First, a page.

April 28, 2015, Volume 2, Issue 6, Number 1
Driving Question: How Do Educators Design Classrooms Designed to Pull Learning, Not Push Information?
Creativity, innovation, critical thinking, problem solving, communication, and collaboration are all a part of a 21st century math learning experience. 21st century math classrooms are not defined with program adoptions, learning resources and online tools, but rather are defined by how the learning experience is brought to life. Understanding how instruction can be designed to develop 21st century knowledge and skills requires an understanding of the differences between "push and pull" learning.
Is your math classroom "designed to pull learning"? Too often our system is designed for instructional efficiency that pushes information, and not to pull authentic learning. Authentic learning experiences provide students' ownership of their learning path with choice, application, discovery, struggle, success, and feedback. Practices that center on an inquiry based, real world problem approach provide a frame of authentic learning. The 21st century classroom is one that has expectations for all math learners to achieve at high levels, a place where "pulled learning" is the classroom's primary function.
"Every function has an optimal design", a quote that if we take time to understand it, can become pivot point for designing a new pulled learning educational system. In previous generations, the primary function of schools was to provide instruction and as a result our entire system designed schools, contracts, schedules, curriculum, and instructional approaches that helped our system to match this function. 21st century schools and math classrooms have a different function: ensure high levels of learning for all. As a result we are faced with a need to redesign our instructional approach across classrooms, schools, and the entire system from push to pull.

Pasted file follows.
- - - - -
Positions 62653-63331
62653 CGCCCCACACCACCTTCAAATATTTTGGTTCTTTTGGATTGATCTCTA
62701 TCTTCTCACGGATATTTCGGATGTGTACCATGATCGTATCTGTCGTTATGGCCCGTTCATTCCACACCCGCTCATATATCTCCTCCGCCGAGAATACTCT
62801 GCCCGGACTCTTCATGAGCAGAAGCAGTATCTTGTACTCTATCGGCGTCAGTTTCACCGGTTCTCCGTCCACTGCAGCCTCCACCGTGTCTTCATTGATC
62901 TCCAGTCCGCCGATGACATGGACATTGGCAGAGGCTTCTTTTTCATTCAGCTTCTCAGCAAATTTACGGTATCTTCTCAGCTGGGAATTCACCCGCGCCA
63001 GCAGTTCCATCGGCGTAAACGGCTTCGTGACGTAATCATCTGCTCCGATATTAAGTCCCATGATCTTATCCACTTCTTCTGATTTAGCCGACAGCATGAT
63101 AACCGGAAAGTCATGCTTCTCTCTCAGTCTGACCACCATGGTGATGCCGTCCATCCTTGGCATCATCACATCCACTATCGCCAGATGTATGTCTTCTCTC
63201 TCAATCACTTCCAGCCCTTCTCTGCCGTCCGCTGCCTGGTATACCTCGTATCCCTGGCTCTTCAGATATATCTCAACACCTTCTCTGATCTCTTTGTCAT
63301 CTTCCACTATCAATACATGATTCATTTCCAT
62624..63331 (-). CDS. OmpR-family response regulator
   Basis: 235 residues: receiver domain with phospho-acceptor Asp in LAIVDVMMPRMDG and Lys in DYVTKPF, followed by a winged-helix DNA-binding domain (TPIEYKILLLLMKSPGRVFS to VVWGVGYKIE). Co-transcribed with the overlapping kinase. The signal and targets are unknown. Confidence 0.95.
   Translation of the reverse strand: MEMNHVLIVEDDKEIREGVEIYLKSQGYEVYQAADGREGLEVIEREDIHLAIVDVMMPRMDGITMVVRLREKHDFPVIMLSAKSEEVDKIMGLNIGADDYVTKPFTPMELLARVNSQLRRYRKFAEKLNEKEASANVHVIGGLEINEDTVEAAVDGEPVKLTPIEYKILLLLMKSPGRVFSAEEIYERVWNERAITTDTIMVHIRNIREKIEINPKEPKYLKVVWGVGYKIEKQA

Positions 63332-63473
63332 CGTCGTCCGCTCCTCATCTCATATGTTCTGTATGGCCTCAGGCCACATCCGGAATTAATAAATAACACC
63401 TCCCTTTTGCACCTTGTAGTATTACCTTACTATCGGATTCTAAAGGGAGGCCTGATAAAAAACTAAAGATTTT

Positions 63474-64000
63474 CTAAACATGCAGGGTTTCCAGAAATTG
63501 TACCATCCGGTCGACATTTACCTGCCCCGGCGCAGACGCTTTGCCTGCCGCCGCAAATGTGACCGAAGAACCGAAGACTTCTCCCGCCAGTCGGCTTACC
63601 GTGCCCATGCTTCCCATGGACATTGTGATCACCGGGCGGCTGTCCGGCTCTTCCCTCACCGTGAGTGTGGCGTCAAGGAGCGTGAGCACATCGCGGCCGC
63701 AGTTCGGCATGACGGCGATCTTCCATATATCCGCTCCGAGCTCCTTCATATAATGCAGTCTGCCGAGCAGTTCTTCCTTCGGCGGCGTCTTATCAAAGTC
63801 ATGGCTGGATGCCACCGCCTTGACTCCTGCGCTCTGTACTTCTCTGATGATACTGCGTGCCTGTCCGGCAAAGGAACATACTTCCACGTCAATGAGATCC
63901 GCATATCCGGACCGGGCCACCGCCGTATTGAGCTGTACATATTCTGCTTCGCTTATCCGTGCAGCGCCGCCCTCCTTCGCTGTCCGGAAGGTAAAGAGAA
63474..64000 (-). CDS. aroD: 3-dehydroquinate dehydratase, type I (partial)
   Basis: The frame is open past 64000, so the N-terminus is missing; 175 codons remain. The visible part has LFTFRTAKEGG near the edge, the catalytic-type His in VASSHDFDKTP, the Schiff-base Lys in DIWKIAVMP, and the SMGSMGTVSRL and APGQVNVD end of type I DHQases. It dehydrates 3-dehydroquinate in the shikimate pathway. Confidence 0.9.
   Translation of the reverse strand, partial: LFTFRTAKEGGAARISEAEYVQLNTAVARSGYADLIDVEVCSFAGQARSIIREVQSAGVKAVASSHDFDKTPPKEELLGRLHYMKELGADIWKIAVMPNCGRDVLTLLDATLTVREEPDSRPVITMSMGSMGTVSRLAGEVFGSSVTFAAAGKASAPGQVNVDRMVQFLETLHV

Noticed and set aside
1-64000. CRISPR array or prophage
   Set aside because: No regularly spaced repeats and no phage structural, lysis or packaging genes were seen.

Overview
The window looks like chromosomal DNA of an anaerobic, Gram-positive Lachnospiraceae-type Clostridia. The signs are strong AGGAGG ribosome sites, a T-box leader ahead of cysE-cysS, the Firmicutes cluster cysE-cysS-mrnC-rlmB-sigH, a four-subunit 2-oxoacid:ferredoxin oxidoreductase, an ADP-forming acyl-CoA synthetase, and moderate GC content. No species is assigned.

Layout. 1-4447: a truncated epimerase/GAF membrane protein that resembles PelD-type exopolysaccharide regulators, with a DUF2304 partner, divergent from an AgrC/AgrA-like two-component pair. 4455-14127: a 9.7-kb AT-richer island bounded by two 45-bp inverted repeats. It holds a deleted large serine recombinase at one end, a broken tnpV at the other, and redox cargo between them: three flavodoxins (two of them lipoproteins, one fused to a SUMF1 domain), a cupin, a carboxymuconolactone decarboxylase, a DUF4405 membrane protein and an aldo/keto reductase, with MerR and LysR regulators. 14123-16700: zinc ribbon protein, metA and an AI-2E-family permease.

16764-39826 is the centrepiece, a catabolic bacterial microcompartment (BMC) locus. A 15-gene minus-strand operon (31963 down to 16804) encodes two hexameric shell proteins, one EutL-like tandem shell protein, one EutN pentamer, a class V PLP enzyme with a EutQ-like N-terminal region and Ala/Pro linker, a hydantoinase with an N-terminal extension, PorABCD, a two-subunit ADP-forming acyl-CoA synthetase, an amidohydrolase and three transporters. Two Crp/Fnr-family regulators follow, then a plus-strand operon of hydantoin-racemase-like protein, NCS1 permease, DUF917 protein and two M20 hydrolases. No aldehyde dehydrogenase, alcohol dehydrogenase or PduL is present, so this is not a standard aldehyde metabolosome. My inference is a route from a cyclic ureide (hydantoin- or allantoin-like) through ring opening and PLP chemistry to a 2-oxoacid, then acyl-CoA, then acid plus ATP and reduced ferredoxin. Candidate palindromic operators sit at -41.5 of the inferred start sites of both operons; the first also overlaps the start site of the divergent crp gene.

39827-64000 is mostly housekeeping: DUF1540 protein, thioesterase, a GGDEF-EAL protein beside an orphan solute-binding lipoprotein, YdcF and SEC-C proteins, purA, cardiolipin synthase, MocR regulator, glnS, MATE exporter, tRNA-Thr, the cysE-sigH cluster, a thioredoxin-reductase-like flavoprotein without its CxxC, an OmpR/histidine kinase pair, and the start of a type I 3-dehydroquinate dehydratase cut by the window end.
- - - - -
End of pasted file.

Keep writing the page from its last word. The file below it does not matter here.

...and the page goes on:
What happens when educators allow the math learner to pull themselves through the learning experience." Math instruction that matches the primary function, student learning, are designed to do more than push' information. When the classroom is focused on the learner, these designs include aspects which challenge the learner to go beyond understanding knowledge and/or skills to where they must apply their thinking. The designs must also allow the learner to become an expert beyond the content area that include their ability to self asses their present level of performance as well as how to advocate for their next step in the learning journey.
Taking Flight with Pull